These kids have a toy Rocket that helps them along the way.  Rocket's very nature causes me to speculate as to what principles allow him to operate as he does.  First of all, Rocket's size seems to vary according to the Einstein's needs.  He appears larger or smaller according to the situation and their surroundings.  Rocket also has the ability to transform into various modes of transportation, also according to need.  He can take the form of a boat, a train or even a...ROCKET!  When he transforms I really want to know where the extra components come from and where the ones that are no longer needed go.  Is Rocket like the Hulk and somehow gains or loses his extra mass from and to some sort of pocket universe?  I have yet to broach that subject with my kids.

A recurring theme among current children's shows is the amount of space available inside an object like Rocket.  There always seems to be much more room inside Rocket than one would think upon viewing his exterior.  This has got to be technology akin to the TARDIS used by the Time Lords of Dr. Who.

Another of Rocket's aspects that causes me to speculate is his power source.  There are times when the Einsteins are riding around in Rocket that he isn't moving quite fast enough or nimbly enough for them and they need to give him more power.  Usually at this point the leader, Leo, will ask for audience participation in the form of patterned patting and clapping to power-up Rocket.  I can only assume Rocket's power source is based on the conversion of sound waves.  It seems that Rocket converts this vibrational energy into kinetic energy which can be used for thrust or maneuvering.  In the real world we would have seen Rocket imprisoned and experimented upon by the government.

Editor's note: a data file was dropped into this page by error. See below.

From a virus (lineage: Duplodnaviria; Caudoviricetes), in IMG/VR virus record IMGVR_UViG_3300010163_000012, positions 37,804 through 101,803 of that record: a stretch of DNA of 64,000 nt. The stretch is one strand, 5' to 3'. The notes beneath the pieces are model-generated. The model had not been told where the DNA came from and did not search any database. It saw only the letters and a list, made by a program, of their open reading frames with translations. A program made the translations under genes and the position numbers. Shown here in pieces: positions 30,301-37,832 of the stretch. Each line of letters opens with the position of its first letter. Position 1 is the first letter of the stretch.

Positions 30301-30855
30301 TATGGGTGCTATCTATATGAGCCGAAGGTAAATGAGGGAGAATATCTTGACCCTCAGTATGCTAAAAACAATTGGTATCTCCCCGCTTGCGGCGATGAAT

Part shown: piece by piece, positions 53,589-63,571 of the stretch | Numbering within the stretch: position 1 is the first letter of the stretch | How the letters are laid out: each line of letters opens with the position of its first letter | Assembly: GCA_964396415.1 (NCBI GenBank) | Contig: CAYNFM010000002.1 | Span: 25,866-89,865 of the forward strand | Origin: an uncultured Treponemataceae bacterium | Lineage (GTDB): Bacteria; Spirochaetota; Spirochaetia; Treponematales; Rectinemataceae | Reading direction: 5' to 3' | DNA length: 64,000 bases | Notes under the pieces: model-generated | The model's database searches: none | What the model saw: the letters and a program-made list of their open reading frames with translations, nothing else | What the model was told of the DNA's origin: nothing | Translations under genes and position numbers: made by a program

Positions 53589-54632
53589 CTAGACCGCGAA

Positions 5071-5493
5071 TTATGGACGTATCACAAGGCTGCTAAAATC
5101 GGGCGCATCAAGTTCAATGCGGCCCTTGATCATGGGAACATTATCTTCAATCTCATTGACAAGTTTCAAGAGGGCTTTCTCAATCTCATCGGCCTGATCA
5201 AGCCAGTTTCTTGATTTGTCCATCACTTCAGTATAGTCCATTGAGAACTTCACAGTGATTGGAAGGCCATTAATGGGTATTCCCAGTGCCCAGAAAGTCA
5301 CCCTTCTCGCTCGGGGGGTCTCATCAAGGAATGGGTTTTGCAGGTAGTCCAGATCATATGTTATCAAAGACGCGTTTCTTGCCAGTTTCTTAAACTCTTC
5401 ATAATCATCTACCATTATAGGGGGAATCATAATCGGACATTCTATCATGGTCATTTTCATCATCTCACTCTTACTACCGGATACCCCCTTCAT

Finally, where are all the people?  The world which the Little Einsteins inhabit seems to be devoid of any other humans.  This makes me wonder if these four children have somehow been transported to a pocket universe with Laws of Physics which differ greatly from our own.  Or have they somehow traveled to an alternate reality or timeline in which humanity has ceased to exist yet the great artistic works of Man remain?

Come back tomorrow for Cordy's review of another children television show. In the meantime, follow Cordy on the Twitter or check out his blog.

This site may be old news to some of our twelve readers, but this is another Internet oddity I had to share. Mix a blog, Photoshop, Nicolas Cage, and way too much time on a lot of people’s hands and the result must be Nic Cage As Everyone. Easily the world’s foremost effort to put Nicolas Cage’s face onto other celebrities, historical figures, and fictional characters.

Nic Lincoln

If only one of the contributors could have shown up at the beginning of Face/Off, put Cage’s face back on, and made that movie about 2 hours shorter.

The guy running the I'm With Coco campaign has set up a Photoshop contest best explained by visiting this link.

Here is my contribution to the Coco Photoshop Contest:

I'm With Coco Facebook Fan Page
Mike Mitchell on Twitter